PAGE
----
After my marathon nursing partnership with both Peyton and Charter (4 years and 3 years) i was very surprised when Mollen weaned herself at 19months.
And so it was, that by the time Mr. Gage came along, it had been awhile since i had nursed a little one - & i found myself looking forward to the whole process again.
When the familiar bruises appeared, even my dr. was stunned, but i wasn't. This was par for the course & i knew it was only gonna get worse. A couple of nights after he was born, my mom said to me, "Boy, your afterpains must be pretty bad, i could hear you moaning in the night."
It was me trying to get my little guy latched on that she heard - i would hold my breath... tears escaping - biting my lip till i could taste blood & sometimes i would still chicken out - reefing his sweet, tender mouth away from my painful, blistered self.
A few months later, i heard of something i had never heard of before called Reynauds Phenomenon of the Nipple i read the article & cried. It so *exactly* fit my painful symptoms, the colour changes, the sensitivity to cold... With each of my children - i had an alarming symptom - especially in that first couple of months of breastfeeding. i knew that it was *normal for me* but had a feeling that it wasn't really normal at all. Along with the *exquisite pain* of breastfeeding, i noticed that i would have a bright white colour - or a dark blue & purple on my nipple during these months. Obviously, this is just me, self-diagnosing - because by the time i discovered this name, Gagey & i had already pushed through that time & were enjoying our breastfeeding relationship immensely.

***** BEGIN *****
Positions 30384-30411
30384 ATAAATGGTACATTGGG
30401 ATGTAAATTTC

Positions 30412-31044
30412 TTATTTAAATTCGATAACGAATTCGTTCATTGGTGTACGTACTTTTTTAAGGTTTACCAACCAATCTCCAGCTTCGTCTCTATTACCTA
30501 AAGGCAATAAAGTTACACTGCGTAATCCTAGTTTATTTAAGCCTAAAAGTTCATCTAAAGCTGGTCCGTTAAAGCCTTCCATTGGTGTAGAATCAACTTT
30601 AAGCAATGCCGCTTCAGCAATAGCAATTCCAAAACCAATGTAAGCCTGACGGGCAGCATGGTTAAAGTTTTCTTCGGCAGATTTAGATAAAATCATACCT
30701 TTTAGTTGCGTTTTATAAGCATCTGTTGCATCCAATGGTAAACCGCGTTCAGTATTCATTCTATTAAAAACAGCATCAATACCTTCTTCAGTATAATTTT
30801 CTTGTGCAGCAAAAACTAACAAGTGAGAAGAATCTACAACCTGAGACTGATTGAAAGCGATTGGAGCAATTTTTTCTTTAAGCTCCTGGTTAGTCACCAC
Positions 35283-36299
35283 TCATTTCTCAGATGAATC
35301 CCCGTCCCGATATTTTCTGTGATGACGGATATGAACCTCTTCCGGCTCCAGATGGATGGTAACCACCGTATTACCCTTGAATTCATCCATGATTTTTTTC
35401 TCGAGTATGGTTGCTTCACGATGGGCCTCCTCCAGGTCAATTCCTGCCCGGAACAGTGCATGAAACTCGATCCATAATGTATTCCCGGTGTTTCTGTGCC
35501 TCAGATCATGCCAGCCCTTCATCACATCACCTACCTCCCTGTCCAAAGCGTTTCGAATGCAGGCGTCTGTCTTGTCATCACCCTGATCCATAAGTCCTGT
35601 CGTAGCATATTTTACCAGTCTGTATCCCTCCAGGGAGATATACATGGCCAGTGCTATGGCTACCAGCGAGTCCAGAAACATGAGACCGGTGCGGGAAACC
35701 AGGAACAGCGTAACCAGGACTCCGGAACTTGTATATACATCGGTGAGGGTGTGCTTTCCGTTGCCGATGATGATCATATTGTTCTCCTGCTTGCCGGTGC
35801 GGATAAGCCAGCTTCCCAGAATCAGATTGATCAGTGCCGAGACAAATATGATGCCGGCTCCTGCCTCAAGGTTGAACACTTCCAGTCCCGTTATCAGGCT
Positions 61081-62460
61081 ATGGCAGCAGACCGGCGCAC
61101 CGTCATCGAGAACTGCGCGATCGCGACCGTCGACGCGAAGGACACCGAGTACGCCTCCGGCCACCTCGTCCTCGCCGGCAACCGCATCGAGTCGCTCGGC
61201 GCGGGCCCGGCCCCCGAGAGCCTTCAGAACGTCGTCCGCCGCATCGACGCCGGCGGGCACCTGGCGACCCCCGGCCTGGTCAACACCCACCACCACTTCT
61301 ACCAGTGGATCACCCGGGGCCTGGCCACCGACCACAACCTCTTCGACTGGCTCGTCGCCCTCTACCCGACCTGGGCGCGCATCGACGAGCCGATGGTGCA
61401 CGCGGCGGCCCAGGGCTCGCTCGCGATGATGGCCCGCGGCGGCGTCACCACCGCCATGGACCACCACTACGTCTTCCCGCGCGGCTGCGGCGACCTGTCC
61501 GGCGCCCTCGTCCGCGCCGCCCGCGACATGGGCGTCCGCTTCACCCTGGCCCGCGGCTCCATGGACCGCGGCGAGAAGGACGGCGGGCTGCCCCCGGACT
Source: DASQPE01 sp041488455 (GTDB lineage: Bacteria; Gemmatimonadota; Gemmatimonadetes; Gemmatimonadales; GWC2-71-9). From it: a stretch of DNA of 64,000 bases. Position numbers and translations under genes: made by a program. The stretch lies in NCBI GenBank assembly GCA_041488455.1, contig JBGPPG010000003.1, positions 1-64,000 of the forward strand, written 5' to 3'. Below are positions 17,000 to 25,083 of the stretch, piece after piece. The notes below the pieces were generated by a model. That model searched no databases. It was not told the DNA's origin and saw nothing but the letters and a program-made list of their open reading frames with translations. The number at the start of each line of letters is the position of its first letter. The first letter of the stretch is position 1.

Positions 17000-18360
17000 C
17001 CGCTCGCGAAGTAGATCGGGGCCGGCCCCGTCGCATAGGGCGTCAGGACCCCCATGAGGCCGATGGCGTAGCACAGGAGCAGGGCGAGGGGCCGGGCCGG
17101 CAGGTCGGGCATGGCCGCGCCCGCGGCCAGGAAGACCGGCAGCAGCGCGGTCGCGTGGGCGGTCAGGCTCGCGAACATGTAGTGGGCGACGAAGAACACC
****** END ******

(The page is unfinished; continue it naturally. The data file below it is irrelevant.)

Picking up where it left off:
This post isn't a "woe is me, lookit how much pain i can take" martyr post - it's just another story to share that might help spread understanding that it's not always easy & the decisions we make are sometimes tough - but for me, i was so glad that i stuck it out because our problems so beautifully resolved themselves when i persevered past the first few months.
Breastfeeding, for me, was something that was worth the pain, the effort, the research and the agonizing beginnings. It is not something that came easily to me - nor is it something that i take for granted. When i nurse my now big boy, i am grateful that i learned to persevere - that i kept searching for solutions. Now i know that for me, - even though i went through the beginning agony each.and.every.single.time.i.had.a.baby....
It was worth it.